In my perfect world ----

a big wall map - the kind you can write on
a globe
the great school posters telling the grammar rules, parts of speech, etc. (I'm a school poster geek)
a giant wall calendar
bookshelf space - lots and lots of bookshelves
a cupboard with doors to hide some stuff that just can't be put away pretty no matter how hard you try
a giant table where 4 people can sit and plenty of room to sprawl out experiments AND do school.


ReneeL.inMN
25yos, 23yos, 13 yod I guess I am old enough for adult children.

My stomach hurts, but I still choose joy! :-)

Re: Homeschool dedicated rooms [message #820996 is a reply to message #820994 ] Thu, 28 December 2017 11:02 Go to previous messageGo to next message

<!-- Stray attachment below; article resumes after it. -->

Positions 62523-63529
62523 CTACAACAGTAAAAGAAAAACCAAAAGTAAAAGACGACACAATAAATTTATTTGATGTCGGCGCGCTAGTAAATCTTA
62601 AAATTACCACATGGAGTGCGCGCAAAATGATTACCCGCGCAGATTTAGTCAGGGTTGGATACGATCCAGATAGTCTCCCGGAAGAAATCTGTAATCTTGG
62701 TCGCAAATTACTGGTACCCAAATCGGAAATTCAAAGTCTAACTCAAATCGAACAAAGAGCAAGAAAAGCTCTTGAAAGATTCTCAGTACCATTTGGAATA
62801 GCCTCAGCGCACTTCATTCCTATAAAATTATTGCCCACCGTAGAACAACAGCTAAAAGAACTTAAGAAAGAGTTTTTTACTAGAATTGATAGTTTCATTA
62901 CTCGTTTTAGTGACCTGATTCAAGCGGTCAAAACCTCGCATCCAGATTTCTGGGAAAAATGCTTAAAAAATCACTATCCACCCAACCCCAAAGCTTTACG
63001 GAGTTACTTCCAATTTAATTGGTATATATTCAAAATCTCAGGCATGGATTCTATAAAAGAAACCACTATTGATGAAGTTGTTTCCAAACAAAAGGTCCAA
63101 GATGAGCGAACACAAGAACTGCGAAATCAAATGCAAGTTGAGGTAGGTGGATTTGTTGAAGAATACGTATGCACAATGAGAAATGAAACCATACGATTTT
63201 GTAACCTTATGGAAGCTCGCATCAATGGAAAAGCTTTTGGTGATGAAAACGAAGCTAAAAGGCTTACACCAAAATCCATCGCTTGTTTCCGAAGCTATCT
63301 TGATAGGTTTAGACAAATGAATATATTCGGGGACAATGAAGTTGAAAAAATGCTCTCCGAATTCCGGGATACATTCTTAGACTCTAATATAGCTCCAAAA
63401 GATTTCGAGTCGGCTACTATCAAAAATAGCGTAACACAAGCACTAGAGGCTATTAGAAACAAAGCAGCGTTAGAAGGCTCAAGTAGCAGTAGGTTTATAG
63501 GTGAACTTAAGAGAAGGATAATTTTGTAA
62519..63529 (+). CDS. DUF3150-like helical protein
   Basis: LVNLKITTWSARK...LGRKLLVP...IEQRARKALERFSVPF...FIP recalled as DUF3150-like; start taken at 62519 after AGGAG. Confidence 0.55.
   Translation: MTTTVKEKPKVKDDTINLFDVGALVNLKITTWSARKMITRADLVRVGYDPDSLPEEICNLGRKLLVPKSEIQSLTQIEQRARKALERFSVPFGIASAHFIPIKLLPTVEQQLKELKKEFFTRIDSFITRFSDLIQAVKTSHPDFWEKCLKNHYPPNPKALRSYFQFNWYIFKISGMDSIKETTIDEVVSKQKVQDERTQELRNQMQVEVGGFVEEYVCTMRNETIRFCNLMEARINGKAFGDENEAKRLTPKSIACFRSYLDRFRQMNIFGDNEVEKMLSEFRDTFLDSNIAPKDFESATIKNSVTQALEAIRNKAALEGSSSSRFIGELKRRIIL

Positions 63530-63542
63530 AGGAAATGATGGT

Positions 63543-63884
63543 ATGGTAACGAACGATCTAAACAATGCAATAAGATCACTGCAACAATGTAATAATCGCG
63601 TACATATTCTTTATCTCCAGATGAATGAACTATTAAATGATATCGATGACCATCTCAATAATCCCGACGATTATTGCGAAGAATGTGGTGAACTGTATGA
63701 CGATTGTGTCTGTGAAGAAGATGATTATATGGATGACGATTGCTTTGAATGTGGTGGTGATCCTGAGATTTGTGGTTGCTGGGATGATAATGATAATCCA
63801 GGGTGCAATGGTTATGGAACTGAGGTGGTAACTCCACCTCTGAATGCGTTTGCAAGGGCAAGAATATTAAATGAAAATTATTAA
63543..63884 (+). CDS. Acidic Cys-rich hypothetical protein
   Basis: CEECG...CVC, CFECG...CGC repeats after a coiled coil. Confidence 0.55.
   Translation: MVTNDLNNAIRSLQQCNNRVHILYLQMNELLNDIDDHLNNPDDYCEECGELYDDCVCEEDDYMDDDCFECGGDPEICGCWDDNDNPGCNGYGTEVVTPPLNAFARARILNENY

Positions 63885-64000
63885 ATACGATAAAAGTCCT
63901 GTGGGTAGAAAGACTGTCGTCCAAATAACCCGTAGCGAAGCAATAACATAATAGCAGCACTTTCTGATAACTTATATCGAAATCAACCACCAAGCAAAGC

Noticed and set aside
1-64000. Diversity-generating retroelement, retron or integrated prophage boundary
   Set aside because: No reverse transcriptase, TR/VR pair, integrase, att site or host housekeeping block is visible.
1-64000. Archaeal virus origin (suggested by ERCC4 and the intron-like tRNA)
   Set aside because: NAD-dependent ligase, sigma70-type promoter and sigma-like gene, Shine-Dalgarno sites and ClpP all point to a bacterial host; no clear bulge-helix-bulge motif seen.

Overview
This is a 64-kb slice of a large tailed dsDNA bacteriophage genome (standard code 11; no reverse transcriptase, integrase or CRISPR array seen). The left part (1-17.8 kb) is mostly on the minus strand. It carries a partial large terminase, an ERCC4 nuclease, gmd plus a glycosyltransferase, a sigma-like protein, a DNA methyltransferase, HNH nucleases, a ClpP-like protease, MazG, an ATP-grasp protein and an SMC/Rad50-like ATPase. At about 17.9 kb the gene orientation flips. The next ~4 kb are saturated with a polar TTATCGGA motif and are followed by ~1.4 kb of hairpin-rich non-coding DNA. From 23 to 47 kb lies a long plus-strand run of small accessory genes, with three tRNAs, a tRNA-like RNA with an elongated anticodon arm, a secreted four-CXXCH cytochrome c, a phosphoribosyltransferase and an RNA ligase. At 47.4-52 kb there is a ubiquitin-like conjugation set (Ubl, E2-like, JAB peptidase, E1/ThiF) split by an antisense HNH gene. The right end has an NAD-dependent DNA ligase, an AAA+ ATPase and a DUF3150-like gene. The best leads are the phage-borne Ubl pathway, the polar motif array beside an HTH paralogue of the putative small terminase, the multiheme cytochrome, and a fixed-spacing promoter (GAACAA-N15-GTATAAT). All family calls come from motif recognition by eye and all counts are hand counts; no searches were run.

Jamie
Messages: 4178
Registered: April 2005
Senior Member
Yep. It's the stuff. I don't have a place that is convenient either in space or place or retrieval for the things we have. I know as Jonah grows older that we won't have as much, but for the next 1-3 years I can see the stuff being both integral to our manner of homeschooling and a point of frustration for me, the mom.

We have a one room living room / dining room that I could turn into the "perfect" homeschool space but then I would have no place to have people over, literally. That's a big deal for me, even as an introvert.


Peace
Re: Homeschool dedicated rooms [message #821000 is a reply to message #820984 ] Thu, 28 December 2017 19:34 Go to previous messageGo to next message
ReneeL.inMN
Messages: 4815
Registered: April 2005
Senior Member
Ok - brainstorming here ---

Any cupboard in the kitchen you could empty and use for books/stuff?

Little guy is old enough to help cart stuff in/out.